For those countries that organise their domestic championship in a playoff system, the idea is that the season culminates in a grand showpiece occasion. That, anyway, is the theory. Peru is showing us that it does not necessarily work out that way sometimes.
The Peruvian season is divided into two halves, both played on a league basis. The two winners then meet in a best-of-three final. In the first half of the year, the club that came out on top was Juan Aurich, from Chiclayo. This is significant. Peruvian football is historically very centralised, with the traditional teams clustered in the capital, Lima. When Aurich won their debut title three years ago, it was the first time that the championship had gone to a team from the north of the country.
Their opponent was Sporting Cristal, which emerged victorious in the second half of the year. It was a hard-fought battle, with Cristal finishing level on points with city rival Alianza Lima, one of the country's big two (the other being Universitario).
Cristal and Alianza, then, needed a playoff to define the winner, which would go on to face Aurich for the overall title. It is here that the fun and games started.
Per Peruvian regulations, the playoff had to take place within 72 hours of the final round of league matches. But where? The problem is that Lima is currently hosting an international conference on climate change. Police resources are tied up with this event. The authorities would not give the go-ahead for a game to take place in the city. Trujillo in the north was floated as an alternative. Again, this was vetoed. Police from the provinces have been drafted into the capital for the conference, so it was decided that security could not be guaranteed.
After days of wrangling, the 72-hour rule being disobeyed and the players sent home, one option emerged -- Arequipa in the south was the only city with enough police to stage the match, which went ahead last Thursday night. Cristal won by the only goal, and were through to face Aurich -- but the delay in sorting this out had wrecked the original chronogram, which imagined the first final playoff taking place on Sunday.
Instead the match was scheduled for Monday, at the bizarre time of 3:45 in the afternoon. Juan Aurich would be at home, and announced the game and put tickets on sale -- without confirming with the authorities. But, with the climate change conference going on until December 12th, the same situation applies. There are not enough police to guarantee security for the game.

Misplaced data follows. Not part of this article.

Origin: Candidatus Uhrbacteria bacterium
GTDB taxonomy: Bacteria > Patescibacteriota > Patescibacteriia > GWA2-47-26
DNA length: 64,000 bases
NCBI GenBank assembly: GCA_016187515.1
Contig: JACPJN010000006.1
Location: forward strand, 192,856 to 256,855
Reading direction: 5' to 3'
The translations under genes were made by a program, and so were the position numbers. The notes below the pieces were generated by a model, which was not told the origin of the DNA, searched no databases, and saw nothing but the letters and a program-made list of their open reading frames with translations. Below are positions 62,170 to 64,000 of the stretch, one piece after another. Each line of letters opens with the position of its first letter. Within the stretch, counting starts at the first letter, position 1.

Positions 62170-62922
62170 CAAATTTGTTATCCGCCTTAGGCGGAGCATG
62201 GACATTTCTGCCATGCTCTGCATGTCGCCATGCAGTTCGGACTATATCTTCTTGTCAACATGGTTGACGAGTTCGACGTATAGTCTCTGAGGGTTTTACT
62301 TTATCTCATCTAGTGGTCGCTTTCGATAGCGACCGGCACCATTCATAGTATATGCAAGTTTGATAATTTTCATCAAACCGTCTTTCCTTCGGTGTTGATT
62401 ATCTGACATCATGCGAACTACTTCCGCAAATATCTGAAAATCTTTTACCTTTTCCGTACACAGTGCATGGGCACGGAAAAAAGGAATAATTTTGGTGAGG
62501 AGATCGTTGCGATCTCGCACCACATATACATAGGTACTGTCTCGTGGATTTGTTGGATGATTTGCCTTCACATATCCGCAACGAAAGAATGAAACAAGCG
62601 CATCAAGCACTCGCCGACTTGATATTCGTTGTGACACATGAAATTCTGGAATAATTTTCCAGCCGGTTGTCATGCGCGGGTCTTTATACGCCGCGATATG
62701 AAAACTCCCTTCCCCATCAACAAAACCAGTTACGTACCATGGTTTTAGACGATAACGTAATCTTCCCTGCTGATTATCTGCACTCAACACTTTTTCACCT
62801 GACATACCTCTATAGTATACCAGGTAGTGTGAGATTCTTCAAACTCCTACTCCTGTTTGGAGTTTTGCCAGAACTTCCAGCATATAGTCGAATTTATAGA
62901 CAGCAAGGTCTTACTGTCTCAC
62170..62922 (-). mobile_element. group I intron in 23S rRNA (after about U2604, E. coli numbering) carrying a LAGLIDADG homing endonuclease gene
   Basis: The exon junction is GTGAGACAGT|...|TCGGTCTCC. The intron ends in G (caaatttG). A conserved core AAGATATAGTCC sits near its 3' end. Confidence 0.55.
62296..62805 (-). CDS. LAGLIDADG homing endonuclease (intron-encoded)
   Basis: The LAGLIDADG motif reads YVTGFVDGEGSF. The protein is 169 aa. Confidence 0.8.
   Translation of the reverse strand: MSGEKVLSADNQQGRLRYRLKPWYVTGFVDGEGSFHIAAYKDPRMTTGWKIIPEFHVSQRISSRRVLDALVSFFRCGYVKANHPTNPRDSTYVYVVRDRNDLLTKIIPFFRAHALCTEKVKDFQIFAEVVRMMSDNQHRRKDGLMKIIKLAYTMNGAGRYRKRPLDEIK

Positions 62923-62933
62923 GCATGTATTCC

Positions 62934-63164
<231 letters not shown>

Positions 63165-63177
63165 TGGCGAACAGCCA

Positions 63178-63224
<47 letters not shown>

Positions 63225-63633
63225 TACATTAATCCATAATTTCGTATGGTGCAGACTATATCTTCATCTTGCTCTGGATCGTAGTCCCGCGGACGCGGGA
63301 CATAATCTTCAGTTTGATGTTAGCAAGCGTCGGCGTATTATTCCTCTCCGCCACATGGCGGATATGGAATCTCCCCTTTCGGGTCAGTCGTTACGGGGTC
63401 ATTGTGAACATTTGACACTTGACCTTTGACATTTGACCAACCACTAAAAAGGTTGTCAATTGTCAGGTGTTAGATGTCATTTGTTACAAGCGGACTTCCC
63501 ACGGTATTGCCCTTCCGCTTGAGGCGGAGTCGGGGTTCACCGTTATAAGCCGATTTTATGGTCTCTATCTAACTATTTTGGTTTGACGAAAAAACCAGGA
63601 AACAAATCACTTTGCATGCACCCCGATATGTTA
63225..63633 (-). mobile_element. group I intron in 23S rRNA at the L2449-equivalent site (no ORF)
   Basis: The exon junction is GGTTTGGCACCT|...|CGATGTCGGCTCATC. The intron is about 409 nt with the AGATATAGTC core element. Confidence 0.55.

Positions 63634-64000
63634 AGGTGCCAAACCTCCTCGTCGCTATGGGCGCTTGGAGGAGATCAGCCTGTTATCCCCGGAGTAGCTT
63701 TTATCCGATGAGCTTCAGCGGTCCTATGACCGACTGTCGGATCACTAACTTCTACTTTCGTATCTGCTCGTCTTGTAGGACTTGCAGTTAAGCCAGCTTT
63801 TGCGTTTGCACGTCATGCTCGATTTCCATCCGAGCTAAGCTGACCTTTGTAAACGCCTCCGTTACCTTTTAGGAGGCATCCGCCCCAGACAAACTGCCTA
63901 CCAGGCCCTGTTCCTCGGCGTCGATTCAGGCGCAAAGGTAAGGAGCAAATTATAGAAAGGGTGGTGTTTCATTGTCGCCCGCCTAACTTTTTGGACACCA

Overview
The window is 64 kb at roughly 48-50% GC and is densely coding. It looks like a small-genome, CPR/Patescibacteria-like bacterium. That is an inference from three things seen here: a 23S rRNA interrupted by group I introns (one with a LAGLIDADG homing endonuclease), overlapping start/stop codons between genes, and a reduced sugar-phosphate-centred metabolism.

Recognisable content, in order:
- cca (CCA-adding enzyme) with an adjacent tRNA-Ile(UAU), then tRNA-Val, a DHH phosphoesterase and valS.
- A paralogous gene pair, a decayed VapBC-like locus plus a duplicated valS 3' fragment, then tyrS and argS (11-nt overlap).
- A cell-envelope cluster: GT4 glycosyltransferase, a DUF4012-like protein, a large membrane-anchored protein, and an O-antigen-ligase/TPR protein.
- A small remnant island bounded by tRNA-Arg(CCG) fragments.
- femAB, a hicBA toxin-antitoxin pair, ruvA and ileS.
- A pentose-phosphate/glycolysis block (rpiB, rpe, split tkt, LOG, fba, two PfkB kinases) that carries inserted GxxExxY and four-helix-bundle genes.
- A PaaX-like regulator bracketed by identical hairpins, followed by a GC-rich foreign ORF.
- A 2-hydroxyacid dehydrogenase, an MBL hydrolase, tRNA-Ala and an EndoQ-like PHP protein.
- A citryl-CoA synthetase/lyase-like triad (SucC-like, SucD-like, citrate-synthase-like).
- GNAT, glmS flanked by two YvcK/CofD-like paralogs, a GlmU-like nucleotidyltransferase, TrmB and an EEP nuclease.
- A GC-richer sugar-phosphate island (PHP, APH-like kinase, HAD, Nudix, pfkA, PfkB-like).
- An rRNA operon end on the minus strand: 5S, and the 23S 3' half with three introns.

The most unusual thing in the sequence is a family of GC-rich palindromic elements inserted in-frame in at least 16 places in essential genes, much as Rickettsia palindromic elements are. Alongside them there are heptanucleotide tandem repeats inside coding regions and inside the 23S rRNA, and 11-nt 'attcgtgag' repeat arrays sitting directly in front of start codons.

There were, then, two options. The game could be taken to Arequipa. Or it could go ahead in Chiclayo behind closed doors.
There was no doubt which one Aurich would go for. Arequipa is at the other end of the country from Chiclayo. And even without the presence of their fans to roar on the team, there was still a practical advantage in playing at home -- the artificial pitch in the Elias Aguirre stadium. Synthetic surfaces were introduced in a number of Peruvian stadiums when the country staged the World Under-17 Cup in 2005. It is not clear why they were necessary -- this is not a region which faces excessive rainfall. The players generally detest the pitches.
Cristal coach Daniel Ahmed was surely correct when he complained that "a natural pitch is better for the spectacle. The one in Chiclayo discharacterises the game." But it is a discharacterisation that the Juan Aurich team is used to.
So the match -- at the time of writing -- is set to go ahead in an empty stadium on Monday afternoon. Amazingly, it has taken feverish negotiations to ensure that the game will be televised. This, emphatically, is not the way to treat a showpiece occasion.